This unprecedented initiative has networked eight Telescopes (see Figure 4) placed in different locations and synchronized by long distance interferometry with atomic precision using hydrogen masars, in order to collect data during the Earth rotation as if it were one single telescope able of measuring 1.3 millimeter wavelengths (thermic radiation) emanating from M87* center with the highest time accuracy and with 20 microseconds of arc resolution, during four days. These were April 5, 6 and April 10 to 11, in 2017. Each telescope collected near 350 terabytes per day, which were saved in high performance helium hard disks. Data was transported by airplane to the supercomputers in Max Planck institute and MIT observatory, where they were combined to be carefully converted into a single image, using software developed for such an endeavor. Data took over two years to be fully analyzed to construct the first image reported, and at least 200 people participated in the research team.

Figure 4: Network collaboration and telescopes for EHT.

All telescopes were chosen for working at the millimeter region, mainly for three reasons: 1) the higher energy production of the BH happens at that bandwidth, 2) cosmic dust being smaller that the millimeter size wouldn't interference with the measurements; we can reach very long distances with clear transparency, and 3) the atmosphere has a stronger impact on the optical bandwidth, so the signal would have too much interference when reaching the Earth.


Mexico and the EHT

The larger plate of the EHT network belongs to the Telescope Alfonso Serrano (GMT in Figure 5), located at a height of 4600 meters, in the Sierra Negra Mexican region. The size of the plate allowed a better resolution, enhanced by the lack of luminal noise at such height. A colder climate is also better suited for the type of experiment required.

Figure 5: Telescope Alfonso Serrano

The technologies, computational developments and algorithms are side products worth mentioning. Dr. Loinard pointed out as an example the thesis project by his student Dr. Katie Bouman. The algorithms created for the EHT data analysis were used for a very different objective: filming potato chips placed on a table. The sound waves surrounding them, displaced the chips with variations that could be measured by the technologies/algorithms with such resolution that the conversation being held in the vicinity of the chips could be recreated. This is an application secret services around the globe would dream of! Another huge application of the ETH research consists of camera detecting millimeter wavelength signals; this would allow detection to go through many materials. Imagine using your phone to detect a failure in your oven or printer, without having to disassemble it… now that is an invention we would aim for, and it will likely be available very soon.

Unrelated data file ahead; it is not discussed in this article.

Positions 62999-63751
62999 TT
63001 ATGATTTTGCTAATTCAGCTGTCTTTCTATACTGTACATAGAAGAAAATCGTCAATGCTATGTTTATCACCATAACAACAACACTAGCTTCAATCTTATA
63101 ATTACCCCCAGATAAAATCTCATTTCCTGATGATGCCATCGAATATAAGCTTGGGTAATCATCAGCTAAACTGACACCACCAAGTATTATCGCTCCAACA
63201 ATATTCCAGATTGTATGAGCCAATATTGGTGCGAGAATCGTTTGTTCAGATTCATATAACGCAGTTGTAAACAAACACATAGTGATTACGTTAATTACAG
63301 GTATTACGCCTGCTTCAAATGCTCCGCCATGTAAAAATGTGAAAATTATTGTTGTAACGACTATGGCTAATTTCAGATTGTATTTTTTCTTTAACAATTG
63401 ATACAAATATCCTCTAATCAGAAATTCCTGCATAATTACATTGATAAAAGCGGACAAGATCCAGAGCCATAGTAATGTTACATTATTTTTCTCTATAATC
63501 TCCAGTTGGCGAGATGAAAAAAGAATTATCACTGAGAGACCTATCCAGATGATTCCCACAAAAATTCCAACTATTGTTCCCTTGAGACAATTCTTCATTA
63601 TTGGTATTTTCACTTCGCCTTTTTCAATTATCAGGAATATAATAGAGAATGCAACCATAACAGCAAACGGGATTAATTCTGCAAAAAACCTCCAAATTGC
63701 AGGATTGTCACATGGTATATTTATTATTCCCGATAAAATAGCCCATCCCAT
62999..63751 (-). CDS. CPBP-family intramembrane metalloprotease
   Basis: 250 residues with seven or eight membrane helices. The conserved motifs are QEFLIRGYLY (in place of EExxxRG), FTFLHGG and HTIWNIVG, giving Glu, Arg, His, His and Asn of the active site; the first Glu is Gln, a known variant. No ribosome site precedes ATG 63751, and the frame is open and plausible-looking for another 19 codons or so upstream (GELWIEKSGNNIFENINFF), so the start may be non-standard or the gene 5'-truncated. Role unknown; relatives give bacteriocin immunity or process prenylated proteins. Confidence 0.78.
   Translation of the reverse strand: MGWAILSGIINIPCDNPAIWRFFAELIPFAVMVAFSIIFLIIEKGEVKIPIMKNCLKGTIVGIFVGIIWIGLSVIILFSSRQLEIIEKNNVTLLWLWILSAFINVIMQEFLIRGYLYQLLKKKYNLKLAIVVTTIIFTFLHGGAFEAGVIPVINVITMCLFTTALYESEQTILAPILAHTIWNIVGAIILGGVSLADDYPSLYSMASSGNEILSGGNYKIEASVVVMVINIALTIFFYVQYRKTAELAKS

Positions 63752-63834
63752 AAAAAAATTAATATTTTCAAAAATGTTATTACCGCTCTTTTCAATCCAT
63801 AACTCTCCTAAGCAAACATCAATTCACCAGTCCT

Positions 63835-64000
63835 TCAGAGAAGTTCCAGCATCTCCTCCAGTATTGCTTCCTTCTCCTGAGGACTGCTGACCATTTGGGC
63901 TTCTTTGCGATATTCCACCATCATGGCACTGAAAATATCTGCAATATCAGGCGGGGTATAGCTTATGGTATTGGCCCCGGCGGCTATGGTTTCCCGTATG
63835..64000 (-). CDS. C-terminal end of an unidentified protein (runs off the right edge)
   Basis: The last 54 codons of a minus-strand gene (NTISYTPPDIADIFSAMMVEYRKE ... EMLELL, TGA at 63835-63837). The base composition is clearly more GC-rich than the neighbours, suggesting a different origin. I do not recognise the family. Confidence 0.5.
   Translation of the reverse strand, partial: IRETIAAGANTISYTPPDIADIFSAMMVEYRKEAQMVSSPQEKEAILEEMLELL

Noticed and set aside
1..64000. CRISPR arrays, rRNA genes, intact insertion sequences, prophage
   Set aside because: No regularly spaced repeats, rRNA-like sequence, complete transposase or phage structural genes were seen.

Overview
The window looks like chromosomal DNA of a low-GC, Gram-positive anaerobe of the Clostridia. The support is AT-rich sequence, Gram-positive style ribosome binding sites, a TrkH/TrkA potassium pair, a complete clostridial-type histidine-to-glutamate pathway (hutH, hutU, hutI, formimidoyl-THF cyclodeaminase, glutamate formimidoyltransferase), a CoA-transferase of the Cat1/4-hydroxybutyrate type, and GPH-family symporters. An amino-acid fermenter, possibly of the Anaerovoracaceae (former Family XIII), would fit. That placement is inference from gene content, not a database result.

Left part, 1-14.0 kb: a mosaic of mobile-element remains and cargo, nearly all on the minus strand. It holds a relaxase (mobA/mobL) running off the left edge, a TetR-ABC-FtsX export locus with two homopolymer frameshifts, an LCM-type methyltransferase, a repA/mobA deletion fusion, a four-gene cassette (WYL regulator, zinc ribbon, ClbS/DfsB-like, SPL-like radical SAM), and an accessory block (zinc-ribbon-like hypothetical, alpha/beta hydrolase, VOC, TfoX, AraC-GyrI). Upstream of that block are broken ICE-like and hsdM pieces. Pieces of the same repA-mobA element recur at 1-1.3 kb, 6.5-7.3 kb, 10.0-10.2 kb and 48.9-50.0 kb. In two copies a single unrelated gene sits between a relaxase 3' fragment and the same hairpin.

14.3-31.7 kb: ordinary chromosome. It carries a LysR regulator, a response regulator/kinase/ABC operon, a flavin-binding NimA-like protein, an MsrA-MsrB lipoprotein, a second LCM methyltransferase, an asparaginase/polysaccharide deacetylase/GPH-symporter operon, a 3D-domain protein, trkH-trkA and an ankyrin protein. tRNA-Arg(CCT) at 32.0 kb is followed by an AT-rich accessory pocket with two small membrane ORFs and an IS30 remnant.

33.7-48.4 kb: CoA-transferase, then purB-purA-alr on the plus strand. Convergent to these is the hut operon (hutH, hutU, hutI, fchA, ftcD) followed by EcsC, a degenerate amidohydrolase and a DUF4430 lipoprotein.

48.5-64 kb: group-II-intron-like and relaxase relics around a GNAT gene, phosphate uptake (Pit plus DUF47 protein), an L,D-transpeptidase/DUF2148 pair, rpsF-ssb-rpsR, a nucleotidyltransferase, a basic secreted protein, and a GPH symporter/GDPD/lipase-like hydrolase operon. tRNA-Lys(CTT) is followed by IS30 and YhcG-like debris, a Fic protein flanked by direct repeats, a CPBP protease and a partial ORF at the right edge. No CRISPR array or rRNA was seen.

Curiously, 100 years ago, the first confirmation of Einstein relativity theory occurred, when observing the total solar eclipse in 1919 during two expeditions, one to Sobral, Brazil, and the second one to Prince Island, African coast. Today, 100 years later, the theory is being revalidated through these results.

As a final comment, it has been remarkable being able to witness this conference in Mexico City. As archeological sites, temples and texts have shown, Mexico and Mesoamerican cultures are very active in astronomy since pre-Hispanic times, and it is inspiring to acknowledge the evolution this science has had in such millenary cultures. This topic would deserve and require a whole new article on its own.


RSF in perspective

The main observation emerging from these results is the fact that black holes are now confirmed. They do exist! Models disregarding their existence could be ruled out. Additionally, a stronger validation of Einstein relativity theory is also achieved. But we would need better resolution in order to verify predicted model beyond all doubt. For example, to confirm the exact circular shape of the ring predicted by the theory.

*All Figures where provided at the press conference held by Conacyt.